A Chinese official’s comment during diplomatic negotiations over listing Jaish-e-Mohammed chief Masood Azhar as a UN-designated terrorist had firmed up the government’s resolve to usher in amendments to the Unlawful Activities Prevention Act (UAPA), Home Ministry sources said on Friday.
In the past couple of years, when India was pushing hard for Azhar’s listing with China, a Chinese official pointed out that Azhar had not been banned by India. “The Chinese told us point blank that when you have yourself not banned Azhar, why are you pushing us to help you,” a Home Ministry official said even as he argued why adding “individuals” to the provision of the Act banning and declaring an organisation as “terrorist” was necessary.
The Lok Sabha passed the UAPA amendment Bill this week, further enhancing powers of the National Investigation Agency (NIA). A key amendment in the Bill, which gives powers to the government to designate individuals as terrorist, has led opposition parties to express concern that it could be misused.
Home Ministry sources argued that there were ample safeguards in the UAPA to prevent misuse of the provisions, and that they were brought in keeping the international norm in mind. “It’s not that people will be randomly branded as terrorists. There are laid down procedures and the government will have to satisfy review committees with evidence to brand anyone a terrorist. Also, it is meant for people like Hafiz Saeed and Masood Azhar. In fact, they are the first people we plan to proscribe once the amendments become part of the Act,” the official said.
The official pointed out that a provision to proscribe ‘organisations’ as ‘terrorist’ already exists in the UAPA and the amendment will just add ‘individuals’ to it. “The record of ban on organisations will tell you that there hasn’t been any misuse of the provision. So there is no reason why the same provision would be misused against individuals,” the official said.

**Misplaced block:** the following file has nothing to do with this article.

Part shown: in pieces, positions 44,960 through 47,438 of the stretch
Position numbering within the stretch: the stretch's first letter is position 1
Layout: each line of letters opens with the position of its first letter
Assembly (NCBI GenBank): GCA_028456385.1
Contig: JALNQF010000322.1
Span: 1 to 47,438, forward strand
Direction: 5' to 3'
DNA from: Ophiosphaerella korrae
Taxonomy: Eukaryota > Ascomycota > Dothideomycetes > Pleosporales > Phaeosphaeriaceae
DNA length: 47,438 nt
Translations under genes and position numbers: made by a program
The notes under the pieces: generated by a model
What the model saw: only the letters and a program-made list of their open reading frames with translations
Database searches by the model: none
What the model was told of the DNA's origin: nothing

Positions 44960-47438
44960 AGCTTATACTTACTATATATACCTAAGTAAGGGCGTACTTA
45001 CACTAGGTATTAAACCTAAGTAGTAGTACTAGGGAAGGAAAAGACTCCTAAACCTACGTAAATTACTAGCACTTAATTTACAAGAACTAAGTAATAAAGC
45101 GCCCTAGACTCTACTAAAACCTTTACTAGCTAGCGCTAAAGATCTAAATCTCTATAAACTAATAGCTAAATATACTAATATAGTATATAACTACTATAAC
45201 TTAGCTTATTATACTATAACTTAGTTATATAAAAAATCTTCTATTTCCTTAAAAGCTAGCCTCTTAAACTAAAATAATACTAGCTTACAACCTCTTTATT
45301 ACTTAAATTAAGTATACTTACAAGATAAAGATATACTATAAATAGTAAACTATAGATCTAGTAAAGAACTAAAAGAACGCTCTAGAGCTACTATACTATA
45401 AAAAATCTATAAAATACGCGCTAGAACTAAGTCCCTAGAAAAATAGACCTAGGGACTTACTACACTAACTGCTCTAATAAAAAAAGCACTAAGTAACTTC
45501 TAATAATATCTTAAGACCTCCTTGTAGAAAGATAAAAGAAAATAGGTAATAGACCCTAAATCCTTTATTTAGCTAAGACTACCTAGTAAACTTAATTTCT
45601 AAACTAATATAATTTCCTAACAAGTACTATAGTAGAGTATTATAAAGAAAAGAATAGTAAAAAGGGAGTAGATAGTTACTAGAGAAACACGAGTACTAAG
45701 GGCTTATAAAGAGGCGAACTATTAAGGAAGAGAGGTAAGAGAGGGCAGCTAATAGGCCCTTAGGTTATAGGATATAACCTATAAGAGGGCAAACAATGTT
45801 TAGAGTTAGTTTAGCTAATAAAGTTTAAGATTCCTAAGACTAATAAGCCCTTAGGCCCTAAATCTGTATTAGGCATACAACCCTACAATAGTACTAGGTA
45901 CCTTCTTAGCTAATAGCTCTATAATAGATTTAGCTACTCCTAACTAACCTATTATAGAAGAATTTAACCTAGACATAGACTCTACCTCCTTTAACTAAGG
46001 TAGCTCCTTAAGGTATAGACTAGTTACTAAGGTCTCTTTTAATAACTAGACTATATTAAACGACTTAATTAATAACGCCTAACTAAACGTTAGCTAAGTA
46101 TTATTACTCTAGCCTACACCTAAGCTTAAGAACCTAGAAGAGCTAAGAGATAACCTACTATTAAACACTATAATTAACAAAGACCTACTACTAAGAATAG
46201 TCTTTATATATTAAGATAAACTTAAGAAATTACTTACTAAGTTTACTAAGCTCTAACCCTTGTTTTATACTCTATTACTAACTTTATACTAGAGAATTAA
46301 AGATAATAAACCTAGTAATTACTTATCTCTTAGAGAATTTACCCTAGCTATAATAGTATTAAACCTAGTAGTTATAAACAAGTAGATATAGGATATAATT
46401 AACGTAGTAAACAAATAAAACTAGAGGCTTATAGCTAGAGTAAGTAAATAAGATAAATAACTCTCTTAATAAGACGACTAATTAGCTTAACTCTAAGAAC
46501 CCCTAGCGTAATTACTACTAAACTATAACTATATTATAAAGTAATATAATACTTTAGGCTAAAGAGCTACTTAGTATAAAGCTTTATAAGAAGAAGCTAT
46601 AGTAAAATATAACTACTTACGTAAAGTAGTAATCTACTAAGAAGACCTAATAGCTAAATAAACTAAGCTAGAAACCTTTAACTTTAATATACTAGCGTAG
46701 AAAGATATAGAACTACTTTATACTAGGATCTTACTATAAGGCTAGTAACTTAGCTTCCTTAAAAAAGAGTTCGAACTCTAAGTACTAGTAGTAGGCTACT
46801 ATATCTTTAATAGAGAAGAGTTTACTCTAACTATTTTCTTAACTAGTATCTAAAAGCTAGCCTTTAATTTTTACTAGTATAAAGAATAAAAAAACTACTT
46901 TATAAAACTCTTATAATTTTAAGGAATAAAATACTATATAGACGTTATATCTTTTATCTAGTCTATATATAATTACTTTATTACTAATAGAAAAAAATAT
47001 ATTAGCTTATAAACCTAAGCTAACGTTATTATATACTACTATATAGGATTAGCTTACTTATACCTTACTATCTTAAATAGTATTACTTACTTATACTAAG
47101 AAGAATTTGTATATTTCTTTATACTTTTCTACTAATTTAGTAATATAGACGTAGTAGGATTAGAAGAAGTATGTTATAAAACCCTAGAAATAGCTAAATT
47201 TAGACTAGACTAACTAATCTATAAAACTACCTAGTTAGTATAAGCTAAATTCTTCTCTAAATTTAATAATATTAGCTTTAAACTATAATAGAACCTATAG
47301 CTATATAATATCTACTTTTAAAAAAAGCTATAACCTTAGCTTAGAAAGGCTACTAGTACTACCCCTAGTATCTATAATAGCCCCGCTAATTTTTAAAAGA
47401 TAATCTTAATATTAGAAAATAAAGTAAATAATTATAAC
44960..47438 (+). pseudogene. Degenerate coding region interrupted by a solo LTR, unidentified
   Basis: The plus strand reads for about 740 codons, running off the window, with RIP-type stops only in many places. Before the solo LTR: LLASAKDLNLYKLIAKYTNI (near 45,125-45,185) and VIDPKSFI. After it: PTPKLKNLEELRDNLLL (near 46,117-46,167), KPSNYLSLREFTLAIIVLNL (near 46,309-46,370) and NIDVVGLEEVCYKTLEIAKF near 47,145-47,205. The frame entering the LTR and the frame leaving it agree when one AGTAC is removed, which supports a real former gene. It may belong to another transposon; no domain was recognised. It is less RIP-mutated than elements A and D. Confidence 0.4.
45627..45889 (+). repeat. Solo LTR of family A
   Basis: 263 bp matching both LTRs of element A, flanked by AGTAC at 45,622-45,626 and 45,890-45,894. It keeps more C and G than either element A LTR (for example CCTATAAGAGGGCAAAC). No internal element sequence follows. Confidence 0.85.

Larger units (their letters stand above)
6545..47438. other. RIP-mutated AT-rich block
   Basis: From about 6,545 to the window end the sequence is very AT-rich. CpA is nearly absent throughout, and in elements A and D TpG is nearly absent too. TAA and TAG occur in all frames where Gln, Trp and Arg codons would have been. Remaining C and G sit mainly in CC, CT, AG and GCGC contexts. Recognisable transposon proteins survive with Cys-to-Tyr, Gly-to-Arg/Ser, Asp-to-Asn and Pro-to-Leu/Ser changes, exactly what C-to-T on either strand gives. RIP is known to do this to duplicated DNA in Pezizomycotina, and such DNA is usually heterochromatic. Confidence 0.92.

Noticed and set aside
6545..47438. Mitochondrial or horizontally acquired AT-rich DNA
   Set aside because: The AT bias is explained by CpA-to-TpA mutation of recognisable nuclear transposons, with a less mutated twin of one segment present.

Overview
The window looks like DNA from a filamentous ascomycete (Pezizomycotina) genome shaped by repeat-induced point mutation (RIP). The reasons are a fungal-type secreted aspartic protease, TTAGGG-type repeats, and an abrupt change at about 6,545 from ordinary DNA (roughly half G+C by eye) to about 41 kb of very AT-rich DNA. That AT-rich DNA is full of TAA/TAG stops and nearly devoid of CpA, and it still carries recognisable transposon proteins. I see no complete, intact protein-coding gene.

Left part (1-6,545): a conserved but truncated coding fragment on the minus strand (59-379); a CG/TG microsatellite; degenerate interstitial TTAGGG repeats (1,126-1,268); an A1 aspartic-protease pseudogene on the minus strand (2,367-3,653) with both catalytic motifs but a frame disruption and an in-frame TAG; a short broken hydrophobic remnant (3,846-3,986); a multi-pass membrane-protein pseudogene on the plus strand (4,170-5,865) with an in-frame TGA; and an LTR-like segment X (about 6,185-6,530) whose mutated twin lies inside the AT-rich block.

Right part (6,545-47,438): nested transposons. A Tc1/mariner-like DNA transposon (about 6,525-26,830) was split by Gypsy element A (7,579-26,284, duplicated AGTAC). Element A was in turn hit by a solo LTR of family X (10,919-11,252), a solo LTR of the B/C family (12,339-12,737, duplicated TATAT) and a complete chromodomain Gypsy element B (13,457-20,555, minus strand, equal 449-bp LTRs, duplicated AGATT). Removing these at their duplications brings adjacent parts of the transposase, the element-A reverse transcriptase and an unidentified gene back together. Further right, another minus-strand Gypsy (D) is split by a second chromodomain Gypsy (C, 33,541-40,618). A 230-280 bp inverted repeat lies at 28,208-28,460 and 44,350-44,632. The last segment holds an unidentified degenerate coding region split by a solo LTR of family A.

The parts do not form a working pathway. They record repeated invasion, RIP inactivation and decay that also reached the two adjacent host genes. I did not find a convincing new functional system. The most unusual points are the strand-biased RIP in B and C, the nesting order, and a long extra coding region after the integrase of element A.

According to the official, as many as 42 organisations have been declared ‘terrorist’ under the Act. Only one of these —Hyderabad-based Deendar Anjuman — has challenged the designation. The review committee rejected its application, and that decision has not been challenged in any court, the official said.
Under UAPA, once an organisation is notified as terrorist, it can make an application to the government for denotification, within a month. If the government rejects it, the organisation can go to the review committee, which will examine the evidence furnished by the government. If here too the organisation is disappointed, it can go to the Supreme Court.
“All countries dealing with the threat of terrorism have this provision. The US, the UK, European Union, and even Pakistan and Sri Lanka. If the UN is ready to designate an individual as a terrorist, what is the problem if we do it?” the official said.
Sources said the ministry is yet to come up with modalities of the action to follow on an individual when he or she is designated a terrorist. “As of now, the police would be able to take action. However, in terms of other action like freezing of assets, blocking of access to finances and travel ban, modalities are yet to be decided,” the official said.
He added that the provision was necessitated because many individuals may not be part of an organisation but may be indulging in or promoting terror activities. “Dawood Ibrahim is not part of any organisation,” he said.